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Inventory Management Review: Today's Inventory Management

Inventory Management Review

Traditionally, the focus on inventory management has always been about not running out of finished goods. Manufacturers would stockpile excessive amounts of raw materials, work in process, and finished goods with regard not for holding costs but only for protecting against a stock-out. 

If demand was higher than expected or a supplier missed a shipment, inventory would bail the manager out. As long as outbound shipments were satisfied, so were the operations managers.

Even today, I see this policy in everyday situations. Recently, I came into contact with a mailing room manager whose inventory policy was simple; buy as many supplies as he can fit in the office. 

As I was eating my lunch, I saw the same policy when I looked into the kitchen – a two-year supply of baked beans. So what’s the problem with this policy?  The problem is holding costs and traditionally, because of a lack of technology, most managers have ignored them.

Holding costs can be defined as the annual costs that are incurred by holding onto inventory (includes RM, WIP, and FG). The dollar amount for holding costs typically ranges between 20-40% of annual average inventories. 

For example, if a firm has average inventories of $100,00, the firm would have an annual holding cost at least $20,000. Common factors that drive up holding costs include opportunity costs, increased rent required for the space of the inventory, higher premiums to insure the inventory, and cost of obsolete goods.

Opportunity costs are frequently the highest cost. For example, if a firm has an average inventory level resulting in $100 million worth of goods, the firm effectively has $100 million tied up in inventory. 

Assuming these funds are not being loaned to the firm (which immediately results in interest expenses), then these are funds that should be used in other investments.

In the case of the mailing room and the baked beans, perhaps I was over-analyzing the holding costs during my lunch break. After all, even 40% annually for the restaurant’s $300 supply of baked beans doesn’t amount to much. 

It certainly doesn’t amount to the costs involved to put inventory optimization software into place, but think about the firm in the example. Isn’t it worth a second look at unneeded inventory for a firm with $100 million in inventory?  

How about if the firm’s inventory decreased substantially in value from day to day?  Or a firm whose inventory isn’t as small as baked beans. It is worth a second look and that second look is achieving incredible results.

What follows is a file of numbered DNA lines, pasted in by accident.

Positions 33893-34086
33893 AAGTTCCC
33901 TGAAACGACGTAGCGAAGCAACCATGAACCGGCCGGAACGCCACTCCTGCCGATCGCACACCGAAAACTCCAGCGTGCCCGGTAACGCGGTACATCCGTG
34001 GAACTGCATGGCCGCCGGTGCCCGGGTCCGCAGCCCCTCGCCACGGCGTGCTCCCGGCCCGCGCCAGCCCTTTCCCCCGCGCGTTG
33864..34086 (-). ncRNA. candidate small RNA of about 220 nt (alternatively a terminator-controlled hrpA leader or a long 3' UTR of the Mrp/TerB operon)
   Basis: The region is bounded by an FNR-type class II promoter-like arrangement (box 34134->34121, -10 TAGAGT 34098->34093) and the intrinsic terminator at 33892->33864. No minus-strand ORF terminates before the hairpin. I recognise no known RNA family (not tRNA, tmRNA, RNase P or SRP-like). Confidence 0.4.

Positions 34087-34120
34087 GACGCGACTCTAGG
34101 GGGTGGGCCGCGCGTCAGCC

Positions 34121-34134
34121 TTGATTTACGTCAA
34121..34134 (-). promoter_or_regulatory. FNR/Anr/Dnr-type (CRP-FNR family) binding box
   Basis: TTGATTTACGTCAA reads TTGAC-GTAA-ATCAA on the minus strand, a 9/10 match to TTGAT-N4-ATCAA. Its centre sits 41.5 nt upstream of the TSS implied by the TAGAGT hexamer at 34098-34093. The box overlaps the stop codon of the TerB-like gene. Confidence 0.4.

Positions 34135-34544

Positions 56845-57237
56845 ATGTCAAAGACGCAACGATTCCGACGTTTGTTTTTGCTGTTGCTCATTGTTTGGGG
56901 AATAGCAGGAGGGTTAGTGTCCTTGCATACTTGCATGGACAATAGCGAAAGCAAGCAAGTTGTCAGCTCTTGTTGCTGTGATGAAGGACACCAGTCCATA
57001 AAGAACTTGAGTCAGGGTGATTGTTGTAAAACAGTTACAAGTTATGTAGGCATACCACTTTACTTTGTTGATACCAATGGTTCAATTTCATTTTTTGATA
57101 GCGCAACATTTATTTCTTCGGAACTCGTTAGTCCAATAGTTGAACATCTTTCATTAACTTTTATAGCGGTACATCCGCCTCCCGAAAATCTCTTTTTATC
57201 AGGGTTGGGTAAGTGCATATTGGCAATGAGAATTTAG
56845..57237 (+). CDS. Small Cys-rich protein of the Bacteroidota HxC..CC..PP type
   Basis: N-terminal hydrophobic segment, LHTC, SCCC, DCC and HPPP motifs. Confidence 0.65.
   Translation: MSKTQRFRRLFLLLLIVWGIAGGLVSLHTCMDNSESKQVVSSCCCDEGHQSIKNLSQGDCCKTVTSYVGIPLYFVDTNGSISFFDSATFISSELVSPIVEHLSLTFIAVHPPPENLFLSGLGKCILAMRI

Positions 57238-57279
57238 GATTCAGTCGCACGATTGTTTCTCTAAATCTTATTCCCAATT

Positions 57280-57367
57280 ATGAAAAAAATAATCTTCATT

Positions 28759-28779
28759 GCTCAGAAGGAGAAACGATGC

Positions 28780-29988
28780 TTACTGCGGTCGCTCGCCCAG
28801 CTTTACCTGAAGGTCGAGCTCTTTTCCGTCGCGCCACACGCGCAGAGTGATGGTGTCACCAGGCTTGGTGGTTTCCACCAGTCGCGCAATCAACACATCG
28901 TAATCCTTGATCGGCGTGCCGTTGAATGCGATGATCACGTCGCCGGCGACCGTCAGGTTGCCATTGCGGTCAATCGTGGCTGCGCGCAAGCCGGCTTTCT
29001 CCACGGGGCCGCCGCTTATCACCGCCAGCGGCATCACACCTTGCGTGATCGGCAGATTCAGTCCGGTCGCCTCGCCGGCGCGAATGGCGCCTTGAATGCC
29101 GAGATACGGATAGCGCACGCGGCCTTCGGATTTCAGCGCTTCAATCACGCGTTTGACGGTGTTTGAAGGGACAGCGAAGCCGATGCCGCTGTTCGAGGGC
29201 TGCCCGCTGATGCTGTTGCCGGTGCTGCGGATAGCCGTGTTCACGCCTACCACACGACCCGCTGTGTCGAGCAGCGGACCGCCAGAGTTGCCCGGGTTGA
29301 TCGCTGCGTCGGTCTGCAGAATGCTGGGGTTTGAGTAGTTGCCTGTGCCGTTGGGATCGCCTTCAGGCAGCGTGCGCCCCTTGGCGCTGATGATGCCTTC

Using today’s technology, manufacturers and retailers are achieving inventory turns that are as astonishing as the supply chains that produce them. Take for example Dell. Dell has achieved a system that at times leaves them with average inventories for long enough to last only three days. Instead of incurring holding costs, Dell doesn’t order until the demand is in place.

The framework Dell has accomplished is alluded to as a Just In Time (JIT) framework. JIT is intended to keep inventories however low as conceivable by delivering just what seems to be required and when it is required. 

The innovation included permits clients to put in a request on Dell's site and get their PC in no time. Dell's site is associated with their electronic information exchange (EDI) framework which permits providers to perceive which parts Dell needs when the client arranges the PC. 

The providers, who make various shipments to Dell day by day, supply Dell with the parts they need when, and just when, they require them. Albeit the product is exorbitant, for Dell, and some numerous different firms, the outcome is reserve funds that give upper hand.

Notwithstanding, JIT is an incredibly troublesome framework to set up that requires long stretches of training and very agreeable providers to consummate. For some organizations, this isn't an alternative. Specifically, this framework isn't intended for items that have an enormous raincheck cost. 

Raincheck costs are the expenses related with neglecting to fulfill need. Perhaps the item is a ware and the expense is just lost income, however perhaps the delay purchase brings about awful informal exchange that drives the expense much higher than the lost income. 

It is significant for a firm to decide the surmised costs attached to delay purchases. At the point when this is accomplished, chiefs can contrast holding costs with delay purchases to help figure out what ideal stock levels are. 

Shockingly, delay purchase expenses and holding costs aren't the solitary factors engaged with ideal stock levels. Different expenses like requesting (costs related with requesting. 

Incorporates desk work, stock tallies, and so forth) , provider lead times (how long it requires among requesting and accepting materials), and supply lead time and request varieties are likewise significant factors that can't be overlooked. These factors can make ideal stock levels extremely hard for administrators to decide. 

Today, programming business arrangements help to both facilitate the responsibility and drive down costs (specifically, requesting costs). 

Innovation is bringing stock administration to places never however conceivable. Radio Frequency Identification Tags convey radio waves that permit supervisors to follow inventories without actual tallies. 

EDI orders supplies naturally. Programming is equipped for delivering bookkeeping pages that perform complex improvements. Innovation is showing us what ought to be done; administrators need to get it going. 

Showcasing chiefs need to make precise figures. Relations should be worked with providers. Get together specialists need to work at proficient levels. These are the obligations of the present stock supervisor.

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